Every month and every year, companies reorganize, merge, or opt to hire contractors where they once staffed entire full-time teams. Now, the average adult can expect to work 4.6 years at a new job and “job hopping” is no longer frowned-upon in an entrepreneurial economy.

But what happens when you’re laid off?

A layoff, financial advisors say, is a key test of a consumer’s financial management skills and a time when many investors may make financial mistakes due to fear, shame, or being overwhelmed. Fortunately, those with a well-thought out financial plan can take comfort in the fact that these plans almost always offers resources they can tap to help manage money through changing times. Here’s a look at how to make it through the bumps in the road.

Before a layoff: Stock away savings, consider a HELOC

For workers concerned about the potential for layoffs at their company or negative dynamics in their industry, it’s obvious that buffing up a LinkedIn profile, networking with peers at industry functions, and sending a resume to recruiters are wise moves. They can help with a swift rehire (and swift resumption or transition of household income) in the event of a job loss.

Financially speaking, there are several steps investors can also take to make sure they’re adequately prepared for job transitions. First off, investors will need to make sure they’ve got adequate savings to weather a job loss. Advisors vary on how much savings cushion an adult should maintain.

Erik Olson, an advisor at Arete Wealth Management in Crystal Lake, Illinois, says his advice varies by the adult’s life stage and what role they play contributing to a household income. For a person who is an entrepreneur and/or the sole breadwinner for a family, he suggests a 12-month cash cushion. For a primary breadwinner with a steady full-time job, he recommends a 6-month cash cushion. And for an adult in a two-earner household where partners make a similar amount from full-time employment, that amount could be a 3-month cash cushion.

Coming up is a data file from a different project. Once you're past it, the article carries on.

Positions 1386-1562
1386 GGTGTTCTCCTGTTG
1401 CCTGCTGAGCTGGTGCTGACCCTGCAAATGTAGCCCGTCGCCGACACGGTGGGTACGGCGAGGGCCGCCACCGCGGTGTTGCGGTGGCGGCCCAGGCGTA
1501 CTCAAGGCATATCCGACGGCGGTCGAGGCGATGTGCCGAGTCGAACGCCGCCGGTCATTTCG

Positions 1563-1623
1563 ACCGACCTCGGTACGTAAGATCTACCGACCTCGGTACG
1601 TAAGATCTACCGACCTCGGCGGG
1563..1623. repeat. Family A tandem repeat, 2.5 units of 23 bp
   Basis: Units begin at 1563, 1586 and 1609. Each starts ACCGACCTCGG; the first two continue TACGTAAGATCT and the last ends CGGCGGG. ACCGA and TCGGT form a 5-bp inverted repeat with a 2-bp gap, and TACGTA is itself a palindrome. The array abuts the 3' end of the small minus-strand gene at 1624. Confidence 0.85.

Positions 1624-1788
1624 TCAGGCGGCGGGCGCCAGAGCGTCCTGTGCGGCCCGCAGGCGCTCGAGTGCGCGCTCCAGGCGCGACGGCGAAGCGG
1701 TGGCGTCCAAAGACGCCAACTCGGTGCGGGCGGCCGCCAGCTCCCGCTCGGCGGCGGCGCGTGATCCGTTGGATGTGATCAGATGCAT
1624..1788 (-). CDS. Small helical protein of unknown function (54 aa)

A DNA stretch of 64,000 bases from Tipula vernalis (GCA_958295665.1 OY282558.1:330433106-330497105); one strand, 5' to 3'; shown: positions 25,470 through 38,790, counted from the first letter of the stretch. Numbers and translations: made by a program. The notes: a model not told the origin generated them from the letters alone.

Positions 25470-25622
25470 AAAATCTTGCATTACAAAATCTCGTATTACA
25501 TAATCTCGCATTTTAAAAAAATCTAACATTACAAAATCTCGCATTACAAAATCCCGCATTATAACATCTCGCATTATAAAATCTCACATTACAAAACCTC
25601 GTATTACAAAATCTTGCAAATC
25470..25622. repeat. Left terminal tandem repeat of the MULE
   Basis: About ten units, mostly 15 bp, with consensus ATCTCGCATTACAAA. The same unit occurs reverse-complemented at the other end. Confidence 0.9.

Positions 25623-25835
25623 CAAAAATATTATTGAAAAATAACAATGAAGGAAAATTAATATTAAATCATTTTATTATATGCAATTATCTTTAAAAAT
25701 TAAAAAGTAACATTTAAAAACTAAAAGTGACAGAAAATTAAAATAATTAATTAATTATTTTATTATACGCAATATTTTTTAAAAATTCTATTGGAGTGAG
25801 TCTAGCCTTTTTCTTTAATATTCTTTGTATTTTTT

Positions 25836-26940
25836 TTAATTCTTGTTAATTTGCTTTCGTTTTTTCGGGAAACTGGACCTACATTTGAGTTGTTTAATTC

Another option for workers suspecting future layoffs is to tap home equity. Home equity lines of credit (HELOC) typically come with interest rates lower than other kinds of credit, and these rates are generally lower than the penalty rate on early withdrawals or loans from retirement accounts. Just because the line is available doesn’t mean the consumer has to draw funds from it. As with an unused credit card on your wallet, you don’t pay interest on it until you begin using the credit line. The catch: To qualify for a HELOC at favorable rates, you’d want to apply for it while still employed.

“I’m not a super-fan of tapping a HELOC for living expenses, but there’s an argument to have a line on hand for emergencies for some investors,” Olson says.

After a layoff: Trim the budget, pick up projects, stay proactive

Many adults who are laid-off receive severance as a cushion to help support them through unemployment. However, Olson cautions that severance sometimes offers false comfort to workers about how long they have to land a new job. Rather than take a long pause or go into hibernation, the newly unemployed need to be proactive, social, and networking to locate their next opportunities.

It may sound obvious, but anyone facing a layoff also needs to review and pare their budget, Olson notes. For some higher net worth individuals this might mean downgrading their country club membership or editing the vacation calendar. For the middle income worker, this might mean trading a $60 monthly cable bill for a low-cost movie streaming service, dining out less, or going to a cheaper gym.

“I recommend that people try to trim $1000 a month out of their budget,” he says. “You’d be surprised at how easy this is once you take a hard look.”

Younger adults who are just starting out may be able to halt student loan payments temporarily. Many also pick up temp or shift work through contracting companies or in retail and service businesses. They may also be able to take on roommates, rent a spare room on Airbnb, and come up with other sharing-economy income steams. However, this isn’t just for young adults. For many people, spending some time drumming up alternative income may be smarter than quietly going broke while holding out for the right job.